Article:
Kuehne+Nagel strengthens perishables network in Canada
SWISS global logistics giant Kuehne+Nagel (K+N) has acquired Worldwide Perishable Canada (WWP), which further expands the perishable division of the business
SWISS global logistics giant Kuehne+Nagel (K+N) has acquired Worldwide Perishable Canada (WWP), which further expands the perishable division of the business.
Founded in 1999 and headquartered in Nova Scotia, Canada, WWP is a leading freight forwarder that is particularly involved in the exporting of tuna.
K+N already has a strong presence on the east coast of North America. Its acquisition of WWP will strengthen its perishable network in Canada, thereby allowing it to provide its customers with an extended service offering, reported London's Air Cargo News.
The combined volume of both companies' business portfolios will account for more than 17,000 tonnes air export of perishables per annum out of Canada, strengthening K+N's market leading position in North America.
Greg Martin, regional airfreight manager at K+N North America said: 'Perishables logistics is one of our strongest growth drivers at K+N. Thus, we have been continuously investing in the expansion of our dedicated network: through selected acquisitions and by connecting key production countries to major markets.'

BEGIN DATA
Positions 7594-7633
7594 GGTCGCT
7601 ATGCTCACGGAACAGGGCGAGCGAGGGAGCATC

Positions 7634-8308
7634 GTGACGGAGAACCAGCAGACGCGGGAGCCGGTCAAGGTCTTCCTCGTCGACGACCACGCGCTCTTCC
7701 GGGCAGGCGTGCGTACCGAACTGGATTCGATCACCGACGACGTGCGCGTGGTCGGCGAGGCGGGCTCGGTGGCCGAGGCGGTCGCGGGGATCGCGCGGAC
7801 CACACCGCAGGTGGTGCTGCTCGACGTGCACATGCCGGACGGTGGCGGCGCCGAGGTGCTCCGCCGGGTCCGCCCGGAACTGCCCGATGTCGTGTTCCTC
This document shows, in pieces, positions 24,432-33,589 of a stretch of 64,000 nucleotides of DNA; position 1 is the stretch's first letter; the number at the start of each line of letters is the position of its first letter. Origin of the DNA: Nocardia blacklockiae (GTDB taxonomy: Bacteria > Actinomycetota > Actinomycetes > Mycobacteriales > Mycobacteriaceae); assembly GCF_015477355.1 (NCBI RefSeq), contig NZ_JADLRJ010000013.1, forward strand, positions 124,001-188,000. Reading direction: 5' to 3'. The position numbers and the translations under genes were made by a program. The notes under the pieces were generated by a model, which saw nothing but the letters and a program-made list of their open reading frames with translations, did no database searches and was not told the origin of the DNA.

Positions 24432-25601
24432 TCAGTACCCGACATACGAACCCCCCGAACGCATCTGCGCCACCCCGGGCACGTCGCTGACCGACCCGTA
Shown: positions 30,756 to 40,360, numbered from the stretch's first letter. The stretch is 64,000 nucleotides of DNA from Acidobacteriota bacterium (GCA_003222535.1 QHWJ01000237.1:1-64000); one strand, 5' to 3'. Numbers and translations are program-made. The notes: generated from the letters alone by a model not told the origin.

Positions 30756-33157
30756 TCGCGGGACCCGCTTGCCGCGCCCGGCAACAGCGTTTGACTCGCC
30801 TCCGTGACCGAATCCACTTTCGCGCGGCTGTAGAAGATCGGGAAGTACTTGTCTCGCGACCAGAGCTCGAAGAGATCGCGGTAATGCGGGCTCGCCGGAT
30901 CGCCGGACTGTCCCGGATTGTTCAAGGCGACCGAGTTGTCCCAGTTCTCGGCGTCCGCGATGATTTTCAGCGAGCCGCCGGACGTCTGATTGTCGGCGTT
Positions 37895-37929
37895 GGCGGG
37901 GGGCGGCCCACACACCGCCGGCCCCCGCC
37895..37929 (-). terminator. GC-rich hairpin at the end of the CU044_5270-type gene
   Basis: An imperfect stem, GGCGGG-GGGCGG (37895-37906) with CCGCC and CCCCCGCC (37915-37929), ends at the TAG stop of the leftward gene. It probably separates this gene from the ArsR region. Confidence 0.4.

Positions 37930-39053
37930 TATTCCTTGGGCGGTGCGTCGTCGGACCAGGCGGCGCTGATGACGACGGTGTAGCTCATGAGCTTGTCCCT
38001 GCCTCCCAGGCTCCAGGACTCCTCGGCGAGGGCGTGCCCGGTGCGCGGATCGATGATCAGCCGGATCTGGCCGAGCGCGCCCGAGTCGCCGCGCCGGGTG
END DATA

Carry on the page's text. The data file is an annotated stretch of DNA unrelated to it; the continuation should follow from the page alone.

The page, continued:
Chief operating officer at WWP, Doug McRae, said: 'We are looking forward to joining K+N. Combining the strengths of both companies, we will add outstanding value in the regional and international perishables business. For both, our customers and our employees this will generate growing perspectives and services.'
Jamie Wood, national manager, K+N Canada, added: 'Acquiring a specialised player in seafood logistics, K+N consolidates its leading position in the market. Using the network and experience of both companies, our customers can benefit from an enhanced offering and the best possible solution to their needs.'
Over the past few years, K+N and rival Panalpina have expanded their perishable portfolios with acquisitions. The perishable sector is considered low margin, but it offers a regular flow of traffic, often on backhaul trades.